The NDC believes that access to quality education is a right to be enjoyed by all Grenadian children no matter their economic status; not a privilege for the well off.
In keeping with this conviction, the NDC Government of Sir Nicholas Brathwaite signed the International Covenant on Economic, Social & Cultural Rights on 6 September 1991; 170 other countries have signed this covenant.
Since education is a sure way out of poverty, we hold fast to the view that no Grenadian child should be left behind because his/her parents cannot afford the cost of education. It is therefore a primary responsibility of government to ensure that there is a level playing field when comes to access to education.
During the 2008 election campaign, the NDC presented a comprehensive plan for improvement in the education sector in the short, medium and long term. The NDC promised a free school books programme for all students in secondary schools and delivered on that promise within 8 weeks of assuming office. Today, this programme is largely phased out.
The first act against our people was the discontinuance of the programme in private schools. Then there was the refusal of government to replenish the texts books on a yearly basis to ensure the smooth continuance of the programme in the public schools. Now, these schools through their dedicated principals and teachers individually struggle to maintain what’s left of the programme.
As part of our vision for national growth, the NDC pledged to ensure that there was a university graduate in every household and that every teacher acquires a university degree. To that end, we promised and delivered increased scholarships to universities and other tertiary institutions. Between 2008 and 2012, we made almost 700 hundred scholarships available to young Grenadians.
The NDC promised the construction of a UWI Campus in Grenada. When we demitted office, we were in the advanced stages of ensuring that we deliver on that promise. A site at Hope in St Andrew was identified and much of the preliminary work was done. Sadly, since 2013, this administration has done nothing to advance this project. Is it because this is an NDC initiative? If the NNP is so caring, don’t they want to deliver to the people of the north what SGU has given to the people of the south?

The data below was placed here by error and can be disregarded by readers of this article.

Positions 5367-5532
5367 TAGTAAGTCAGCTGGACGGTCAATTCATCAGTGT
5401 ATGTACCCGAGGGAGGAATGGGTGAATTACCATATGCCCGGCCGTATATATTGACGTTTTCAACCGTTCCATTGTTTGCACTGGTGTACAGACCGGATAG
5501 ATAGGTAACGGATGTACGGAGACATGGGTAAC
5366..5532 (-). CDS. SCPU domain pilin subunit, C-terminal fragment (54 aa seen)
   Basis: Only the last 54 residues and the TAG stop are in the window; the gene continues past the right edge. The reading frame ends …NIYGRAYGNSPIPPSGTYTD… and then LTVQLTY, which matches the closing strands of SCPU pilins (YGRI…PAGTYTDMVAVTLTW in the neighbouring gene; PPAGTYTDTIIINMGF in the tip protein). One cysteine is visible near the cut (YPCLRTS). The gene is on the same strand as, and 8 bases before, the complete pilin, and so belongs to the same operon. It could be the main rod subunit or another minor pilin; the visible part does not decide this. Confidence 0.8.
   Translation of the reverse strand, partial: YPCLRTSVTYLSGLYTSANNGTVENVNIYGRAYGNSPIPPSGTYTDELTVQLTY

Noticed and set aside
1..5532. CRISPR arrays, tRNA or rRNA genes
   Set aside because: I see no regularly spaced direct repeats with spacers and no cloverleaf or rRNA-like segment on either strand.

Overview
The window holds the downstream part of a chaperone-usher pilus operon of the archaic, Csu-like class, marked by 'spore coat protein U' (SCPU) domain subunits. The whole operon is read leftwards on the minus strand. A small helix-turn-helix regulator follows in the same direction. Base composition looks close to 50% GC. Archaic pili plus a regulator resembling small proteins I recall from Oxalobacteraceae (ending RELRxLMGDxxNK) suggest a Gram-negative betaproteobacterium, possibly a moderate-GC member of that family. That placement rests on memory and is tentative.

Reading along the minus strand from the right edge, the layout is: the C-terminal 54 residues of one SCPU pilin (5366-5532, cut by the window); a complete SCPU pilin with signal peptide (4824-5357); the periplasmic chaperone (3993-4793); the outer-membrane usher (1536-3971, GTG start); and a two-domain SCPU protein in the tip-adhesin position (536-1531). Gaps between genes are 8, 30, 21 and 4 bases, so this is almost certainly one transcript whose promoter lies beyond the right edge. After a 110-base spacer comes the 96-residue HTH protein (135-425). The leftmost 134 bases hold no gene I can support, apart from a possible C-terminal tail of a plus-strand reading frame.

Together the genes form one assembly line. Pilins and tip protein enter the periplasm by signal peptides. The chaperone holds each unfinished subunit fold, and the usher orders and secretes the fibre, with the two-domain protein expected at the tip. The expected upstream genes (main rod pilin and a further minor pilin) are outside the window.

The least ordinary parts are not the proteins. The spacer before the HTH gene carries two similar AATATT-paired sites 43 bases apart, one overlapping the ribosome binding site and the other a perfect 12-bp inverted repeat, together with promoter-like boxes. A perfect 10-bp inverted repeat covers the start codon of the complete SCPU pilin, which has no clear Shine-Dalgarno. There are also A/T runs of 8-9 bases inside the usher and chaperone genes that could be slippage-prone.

We in the NDC are not surprised by this government’s failure to pursue a robust education policy because keeping as many people in ignorance is part of their survival strategy.
Before 1979, many parents were made to pay school fees for their children to attend secondary school. Many of us know of very bright young people who missed an opportunity for secondary education simply because their parents could not afford the fees, which at the time was only about $30 a year.
In 1979, the PRG abolished all fees for secondary schools and declared education to be a right, not a privilege. From then, all successful Common Entrance candidates were guaranteed entrance to secondary school without the payment of school fees or any other fee. The NDC took the concept of education being a right one step further by introducing the free school books programme in 2008.
Over the years, the NNP has presided over the steady and gradual reintroduction of school fees for our children entering secondary school, while destroying the school books programme.
First for some schools, there was a security fee. A games fee, report book fee, handbook fee and other fees were gradually added. Today among those fees is a ‘school fee’ which is on average between $90 and $100. Presently, we understand that all secondary schools require payment of fees by students, totalling $375 or more a term.
Separate from the school fee, parents are required to pay $25 to get their children into the remnant of the school books programme that the NDC started in 2008. While the fee for the books programme has not changed, many parents report that they could only get 4 or 5 books out of the programme. They must buy the rest.
In these tough economic times, many parents are crying out under the strain of having to pay these hefty fees in addition to having to purchase the majority of school books because of the neglect of the programme by this uncaring administration.
For some families, $375 which includes $100 ‘school fees’ is a small price to pay for educating their children. For many however, $375 can be the difference between their children attending secondary school or not.
If we do not critically address this issue of the high cost of secondary education, we will continue to see a rise in dropout and truancy rates. One teacher reported that in one secondary school in St George’s, the graduating class of 2019 was only about 65% of the students who started Form 1 in 2014. A dropout rate of even 5% should be of concern to all of us, 35% is a crisis.
With the stealthy re-introduction of school fees, the NNP has rejected the globally accepted tenet that education is a right, not a privilege. The NNP has also breached the covenant that we signed in 1991 which declares education to be a human right. People do not pay for rights.
Uncaring Mitchell and his clique have successfully taken us 40 years backwards. Grenadians, where do you want to go, forward or backward?